In the real estate lending world, there is typically something called a “Pre-Approval” letter or a “Pre-Qualification” letter. The purpose of these letters is to communicate to the parties in the transaction that the borrower (whoever is trying to get financing), based on preliminary information supplied to the lender, will successfully obtain funding of the mortgage for which the borrower has applied.
In some lending markets, there is no difference between an approval letter and a qualification letter and they are considered to be identical animals with different names. However, depending on the real estate lending market in question, there can be a meaningful distinction between the two. For the sake of discussion, we’ll just ignore the distinctions and assume that we are in one of the markets that operates using only a “pre-approval letter.”
What makes things interesting is that there is a time lag between when the pre-approval letter was issued and when the loan hopefully funds. A lot can happen between these two points in time that would negatively affect the risk complexion of the borrower and other factors that would cause the lender to back out of the transaction. Thus, the pre-approval letter is not a guarantee that the desired loan will fund.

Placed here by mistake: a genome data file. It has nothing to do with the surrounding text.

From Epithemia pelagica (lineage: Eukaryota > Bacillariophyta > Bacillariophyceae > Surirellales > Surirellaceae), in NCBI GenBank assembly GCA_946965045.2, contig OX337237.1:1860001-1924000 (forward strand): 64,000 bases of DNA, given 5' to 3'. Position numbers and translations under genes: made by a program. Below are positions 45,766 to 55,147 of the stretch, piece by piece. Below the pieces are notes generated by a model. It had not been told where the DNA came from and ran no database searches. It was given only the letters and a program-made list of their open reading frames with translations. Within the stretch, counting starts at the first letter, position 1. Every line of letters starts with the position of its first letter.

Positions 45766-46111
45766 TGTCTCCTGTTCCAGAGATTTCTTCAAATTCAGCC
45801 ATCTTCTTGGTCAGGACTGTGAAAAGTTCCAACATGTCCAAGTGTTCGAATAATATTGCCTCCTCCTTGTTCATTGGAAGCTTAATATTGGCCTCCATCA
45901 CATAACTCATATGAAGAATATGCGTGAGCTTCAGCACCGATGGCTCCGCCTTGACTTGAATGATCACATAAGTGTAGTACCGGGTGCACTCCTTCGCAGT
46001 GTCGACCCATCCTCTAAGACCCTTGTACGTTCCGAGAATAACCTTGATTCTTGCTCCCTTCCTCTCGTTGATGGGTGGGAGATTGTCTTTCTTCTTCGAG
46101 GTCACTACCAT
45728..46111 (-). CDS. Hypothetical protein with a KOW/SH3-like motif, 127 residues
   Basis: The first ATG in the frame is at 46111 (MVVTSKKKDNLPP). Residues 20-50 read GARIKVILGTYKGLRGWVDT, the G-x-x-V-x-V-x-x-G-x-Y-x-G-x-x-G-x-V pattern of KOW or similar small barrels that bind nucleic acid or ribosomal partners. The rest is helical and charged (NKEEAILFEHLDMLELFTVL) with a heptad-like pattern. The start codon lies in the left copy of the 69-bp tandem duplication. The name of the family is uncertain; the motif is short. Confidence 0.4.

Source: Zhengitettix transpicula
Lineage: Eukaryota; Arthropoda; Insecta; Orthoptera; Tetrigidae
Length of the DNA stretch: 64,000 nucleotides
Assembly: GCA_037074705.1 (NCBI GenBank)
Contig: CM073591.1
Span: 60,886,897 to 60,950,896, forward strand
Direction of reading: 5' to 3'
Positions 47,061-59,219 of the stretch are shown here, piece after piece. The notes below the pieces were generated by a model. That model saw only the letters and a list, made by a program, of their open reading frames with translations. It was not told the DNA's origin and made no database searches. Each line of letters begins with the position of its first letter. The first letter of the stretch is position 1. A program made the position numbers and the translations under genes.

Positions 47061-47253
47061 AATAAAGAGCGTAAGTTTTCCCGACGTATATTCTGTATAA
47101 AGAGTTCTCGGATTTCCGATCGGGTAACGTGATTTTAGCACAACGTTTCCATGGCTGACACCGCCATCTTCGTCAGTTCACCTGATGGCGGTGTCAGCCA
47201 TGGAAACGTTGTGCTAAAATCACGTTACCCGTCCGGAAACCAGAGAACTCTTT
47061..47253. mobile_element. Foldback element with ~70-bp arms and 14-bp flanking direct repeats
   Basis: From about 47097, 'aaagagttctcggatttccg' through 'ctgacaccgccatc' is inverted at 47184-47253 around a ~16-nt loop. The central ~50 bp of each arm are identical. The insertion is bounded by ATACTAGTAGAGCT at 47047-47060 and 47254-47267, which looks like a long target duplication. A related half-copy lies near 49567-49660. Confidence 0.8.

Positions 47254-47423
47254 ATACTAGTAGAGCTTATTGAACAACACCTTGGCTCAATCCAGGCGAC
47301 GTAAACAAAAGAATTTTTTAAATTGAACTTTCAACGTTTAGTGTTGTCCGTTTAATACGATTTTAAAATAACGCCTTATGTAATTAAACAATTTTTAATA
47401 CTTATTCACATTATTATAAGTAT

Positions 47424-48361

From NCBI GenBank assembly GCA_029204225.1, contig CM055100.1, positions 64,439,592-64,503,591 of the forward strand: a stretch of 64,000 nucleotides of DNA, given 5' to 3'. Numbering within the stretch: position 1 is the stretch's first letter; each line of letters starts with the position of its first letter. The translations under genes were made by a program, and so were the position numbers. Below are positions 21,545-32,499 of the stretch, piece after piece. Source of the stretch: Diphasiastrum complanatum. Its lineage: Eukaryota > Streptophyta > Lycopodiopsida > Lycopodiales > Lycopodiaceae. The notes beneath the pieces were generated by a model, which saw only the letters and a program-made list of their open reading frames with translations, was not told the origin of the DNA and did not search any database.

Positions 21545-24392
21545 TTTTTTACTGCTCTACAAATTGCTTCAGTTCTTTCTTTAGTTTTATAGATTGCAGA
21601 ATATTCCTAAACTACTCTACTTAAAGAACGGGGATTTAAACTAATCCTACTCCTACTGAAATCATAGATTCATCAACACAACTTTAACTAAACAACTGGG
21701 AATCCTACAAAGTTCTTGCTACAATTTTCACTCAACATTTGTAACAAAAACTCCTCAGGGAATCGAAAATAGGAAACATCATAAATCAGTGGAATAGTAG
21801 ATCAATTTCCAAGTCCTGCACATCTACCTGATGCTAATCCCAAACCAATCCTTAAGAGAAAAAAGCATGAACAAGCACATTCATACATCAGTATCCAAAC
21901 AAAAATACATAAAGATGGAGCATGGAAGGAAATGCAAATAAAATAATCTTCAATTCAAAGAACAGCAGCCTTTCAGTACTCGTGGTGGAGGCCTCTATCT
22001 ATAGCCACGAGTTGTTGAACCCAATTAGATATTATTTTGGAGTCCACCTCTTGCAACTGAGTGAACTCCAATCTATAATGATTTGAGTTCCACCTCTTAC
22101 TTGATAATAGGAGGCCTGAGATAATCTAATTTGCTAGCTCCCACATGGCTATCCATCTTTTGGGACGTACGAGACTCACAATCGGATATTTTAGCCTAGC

As noted here, a pre-approval is conditioned upon the assumption that your financial circumstances will remain the same between the time you apply and the time you close your loan. If you lose your job, if you take on other significant credit, or if you default on another loan, you may be denied a mortgage despite your pre-approval.
Here are examples of some specific ways to avoid losing your mortgage after pre-approval, as explained by Yahoo:
- Watch your spending
- Don't Borrow From Your Credit Card for the Escrow Deposit
- Don't Change Jobs & Maybe Even Stall a Promotion
- Avoid Getting Another Loan
- Stay Married
As already noted, getting pre-approved for a mortgage is a smart step for any homebuyer. When you apply for pre-approval, the bank checks your credit and asks for all your financial documents. The pre-approval letter gives you confidence that the bank wants to lend to you, and it will also tell you the limit on what you can borrow. It sets a helpful parameter and expectation for you as you search for a new home. However, a pre-approval letter does not guarantee that you will end up with a mortgage from that lender, who may ultimately decide to deny your loan request.
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